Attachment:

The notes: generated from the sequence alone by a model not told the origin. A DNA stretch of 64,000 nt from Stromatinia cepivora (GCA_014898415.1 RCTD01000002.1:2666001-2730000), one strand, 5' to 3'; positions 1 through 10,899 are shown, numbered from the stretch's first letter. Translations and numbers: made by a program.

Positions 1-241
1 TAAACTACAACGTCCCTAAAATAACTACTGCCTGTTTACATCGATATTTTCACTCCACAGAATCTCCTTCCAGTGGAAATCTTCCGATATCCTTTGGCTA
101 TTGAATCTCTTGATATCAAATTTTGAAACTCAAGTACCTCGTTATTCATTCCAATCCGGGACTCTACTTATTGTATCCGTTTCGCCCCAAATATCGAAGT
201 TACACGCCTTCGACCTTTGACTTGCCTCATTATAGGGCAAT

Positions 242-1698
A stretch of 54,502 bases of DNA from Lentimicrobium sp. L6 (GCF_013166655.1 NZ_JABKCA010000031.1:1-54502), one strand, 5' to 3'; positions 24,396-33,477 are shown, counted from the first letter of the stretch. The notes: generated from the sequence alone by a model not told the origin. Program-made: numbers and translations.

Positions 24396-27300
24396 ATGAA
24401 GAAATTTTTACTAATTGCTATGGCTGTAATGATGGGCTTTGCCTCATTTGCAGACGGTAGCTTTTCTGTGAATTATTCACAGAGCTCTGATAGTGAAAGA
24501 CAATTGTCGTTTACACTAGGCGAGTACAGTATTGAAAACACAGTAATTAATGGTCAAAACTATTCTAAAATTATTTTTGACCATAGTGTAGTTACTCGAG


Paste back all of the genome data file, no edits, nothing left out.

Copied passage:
The notes: generated from the sequence alone by a model not told the origin. A DNA stretch of 64,000 nt from Stromatinia cepivora (GCA_014898415.1 RCTD01000002.1:2666001-2730000), one strand, 5' to 3'; positions 1 through 10,899 are shown, numbered from the stretch's first letter. Translations and numbers: made by a program.

Positions 1-241
1 TAAACTACAACGTCCCTAAAATAACTACTGCCTGTTTACATCGATATTTTCACTCCACAGAATCTCCTTCCAGTGGAAATCTTCCGATATCCTTTGGCTA
101 TTGAATCTCTTGATATCAAATTTTGAAACTCAAGTACCTCGTTATTCATTCCAATCCGGGACTCTACTTATTGTATCCGTTTCGCCCCAAATATCGAAGT
201 TACACGCCTTCGACCTTTGACTTGCCTCATTATAGGGCAAT

Positions 242-1698
A stretch of 54,502 bases of DNA from Lentimicrobium sp. L6 (GCF_013166655.1 NZ_JABKCA010000031.1:1-54502), one strand, 5' to 3'; positions 24,396-33,477 are shown, counted from the first letter of the stretch. The notes: generated from the sequence alone by a model not told the origin. Program-made: numbers and translations.

Positions 24396-27300
24396 ATGAA
24401 GAAATTTTTACTAATTGCTATGGCTGTAATGATGGGCTTTGCCTCATTTGCAGACGGTAGCTTTTCTGTGAATTATTCACAGAGCTCTGATAGTGAAAGA
24501 CAATTGTCGTTTACACTAGGCGAGTACAGTATTGAAAACACAGTAATTAATGGTCAAAACTATTCTAAAATTATTTTTGACCATAGTGTAGTTACTCGAG